It was only a matter of time. It's pretty messed up to take all these dances and charge 5 dollars a pop for them. No one would've cared at if it was a small game, but now it's a HUGE game, and people want a cut.

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        December 17, 2018 3:14 PM

        I'm pretty sure Epic's response to this will be that he doesn't have the dance trademarked. Pretty cut and dry.

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          December 17, 2018 3:30 PM

          It's not cut and dry through. Lets be honest. the reason Small Dances/Dance Moves weren't Copyrighted, it wasn't that they couldn't. It was because no one cared and no one saw a way to directly profit off a 5 sec dance move. Now that there's a way, be prepared for a mountain of lawsuits and intellectual property right changes. It's going to go to court, and its gonna be debated but in the end, moneys involved, a lot of money. We're witnessing history right now. It gonna change the way we view copyrighted property.

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          December 17, 2018 4:03 PM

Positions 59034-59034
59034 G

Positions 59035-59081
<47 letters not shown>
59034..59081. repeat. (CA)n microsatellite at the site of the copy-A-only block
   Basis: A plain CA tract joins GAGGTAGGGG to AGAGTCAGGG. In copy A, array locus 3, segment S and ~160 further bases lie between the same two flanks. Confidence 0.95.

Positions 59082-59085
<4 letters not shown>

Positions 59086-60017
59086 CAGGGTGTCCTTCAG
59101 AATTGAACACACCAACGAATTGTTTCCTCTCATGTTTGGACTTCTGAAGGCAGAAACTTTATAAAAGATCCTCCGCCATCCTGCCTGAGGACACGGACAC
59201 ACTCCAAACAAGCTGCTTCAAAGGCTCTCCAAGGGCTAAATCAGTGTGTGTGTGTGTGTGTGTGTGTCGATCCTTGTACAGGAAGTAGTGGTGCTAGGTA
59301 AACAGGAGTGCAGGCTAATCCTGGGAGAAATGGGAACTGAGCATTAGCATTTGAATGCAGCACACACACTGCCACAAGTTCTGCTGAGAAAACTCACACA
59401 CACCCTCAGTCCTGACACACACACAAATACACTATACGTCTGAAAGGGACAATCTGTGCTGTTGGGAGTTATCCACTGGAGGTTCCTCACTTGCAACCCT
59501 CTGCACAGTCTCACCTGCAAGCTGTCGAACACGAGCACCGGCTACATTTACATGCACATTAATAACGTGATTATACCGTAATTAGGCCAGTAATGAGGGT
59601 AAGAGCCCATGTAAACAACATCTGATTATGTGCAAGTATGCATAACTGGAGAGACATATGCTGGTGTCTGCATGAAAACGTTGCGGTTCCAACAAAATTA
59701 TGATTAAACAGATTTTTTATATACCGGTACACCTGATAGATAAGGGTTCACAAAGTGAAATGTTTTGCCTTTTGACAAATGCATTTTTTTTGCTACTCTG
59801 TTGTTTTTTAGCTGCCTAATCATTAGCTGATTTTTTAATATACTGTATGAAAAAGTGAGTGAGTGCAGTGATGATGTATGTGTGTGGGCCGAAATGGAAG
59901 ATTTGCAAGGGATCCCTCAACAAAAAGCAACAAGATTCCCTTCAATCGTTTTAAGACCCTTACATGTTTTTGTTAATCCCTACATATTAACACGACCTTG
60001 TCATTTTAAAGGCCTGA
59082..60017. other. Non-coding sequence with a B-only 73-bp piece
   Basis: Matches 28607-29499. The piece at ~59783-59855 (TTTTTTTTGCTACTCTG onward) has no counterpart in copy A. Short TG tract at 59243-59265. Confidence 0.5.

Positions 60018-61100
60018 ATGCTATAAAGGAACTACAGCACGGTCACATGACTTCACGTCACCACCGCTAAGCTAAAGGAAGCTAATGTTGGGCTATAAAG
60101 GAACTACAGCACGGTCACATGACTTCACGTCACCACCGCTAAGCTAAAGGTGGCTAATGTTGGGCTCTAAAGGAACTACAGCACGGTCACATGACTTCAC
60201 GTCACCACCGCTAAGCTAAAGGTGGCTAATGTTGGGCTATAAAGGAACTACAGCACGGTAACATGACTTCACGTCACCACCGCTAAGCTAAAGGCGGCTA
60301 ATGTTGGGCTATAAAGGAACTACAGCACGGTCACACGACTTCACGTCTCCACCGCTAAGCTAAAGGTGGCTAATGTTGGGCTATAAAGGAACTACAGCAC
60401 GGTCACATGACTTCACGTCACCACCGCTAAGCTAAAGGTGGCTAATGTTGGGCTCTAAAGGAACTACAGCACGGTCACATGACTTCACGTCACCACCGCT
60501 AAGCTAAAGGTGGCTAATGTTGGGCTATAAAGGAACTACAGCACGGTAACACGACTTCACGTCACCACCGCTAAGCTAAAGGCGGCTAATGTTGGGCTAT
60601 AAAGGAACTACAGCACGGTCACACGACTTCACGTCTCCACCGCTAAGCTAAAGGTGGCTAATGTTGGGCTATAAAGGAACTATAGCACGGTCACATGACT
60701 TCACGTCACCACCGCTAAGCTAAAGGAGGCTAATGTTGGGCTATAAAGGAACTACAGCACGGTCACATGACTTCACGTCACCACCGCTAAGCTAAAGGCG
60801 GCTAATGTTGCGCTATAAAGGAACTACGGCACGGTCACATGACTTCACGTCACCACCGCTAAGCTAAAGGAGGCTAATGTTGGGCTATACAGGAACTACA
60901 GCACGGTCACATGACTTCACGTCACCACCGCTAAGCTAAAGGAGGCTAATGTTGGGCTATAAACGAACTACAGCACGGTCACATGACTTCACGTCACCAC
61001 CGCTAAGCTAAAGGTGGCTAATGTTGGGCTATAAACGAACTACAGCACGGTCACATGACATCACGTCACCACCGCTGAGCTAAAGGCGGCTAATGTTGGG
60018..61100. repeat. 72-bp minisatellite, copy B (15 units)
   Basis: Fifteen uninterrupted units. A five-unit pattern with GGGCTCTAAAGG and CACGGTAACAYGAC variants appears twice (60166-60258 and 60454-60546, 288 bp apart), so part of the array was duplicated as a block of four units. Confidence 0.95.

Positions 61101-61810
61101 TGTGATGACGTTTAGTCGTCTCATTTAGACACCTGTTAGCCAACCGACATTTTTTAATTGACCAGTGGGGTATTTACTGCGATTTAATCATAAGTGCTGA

I'm pretty sure that's why Alfonso has hired a lawyer who doesn't believe it's pretty cut and dry.

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          December 17, 2018 4:31 PM

          Choreography is copyrightable

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        December 17, 2018 3:15 PM

        I'm curious how this relates to destiny 1 and 2 since they were doing these emotes before Fortnite was a thing. Wonder if they got permission or just that it wasn't massive like Fortnite is and so nobody cared.

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          December 17, 2018 3:31 PM

          Destiny 1 & 2 didn't make a billiona dollars in Emote sales, so like you said. No one cared.

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            December 17, 2018 8:18 PM

            but the fact he didn't act against them will hurt him in court.
            you can't only go after the big fish.
            that's why disney sues all the little guys too.

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              December 17, 2018 8:23 PM

              You'll get slapped them with a C&D sure. But they're follow through if you made enough money. It why disney doesn't take every single YouTuber to court. You can ignore destiny and go straight for the big fish. Cause that's what matters.

              They may not care about how much money Destiny made in emotes, they'll have to pay moving forward when this copyright law changes but they'll not gonna waste time on smaller companies that deal In smaller amounts. That's just how it is.

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                December 17, 2018 9:00 PM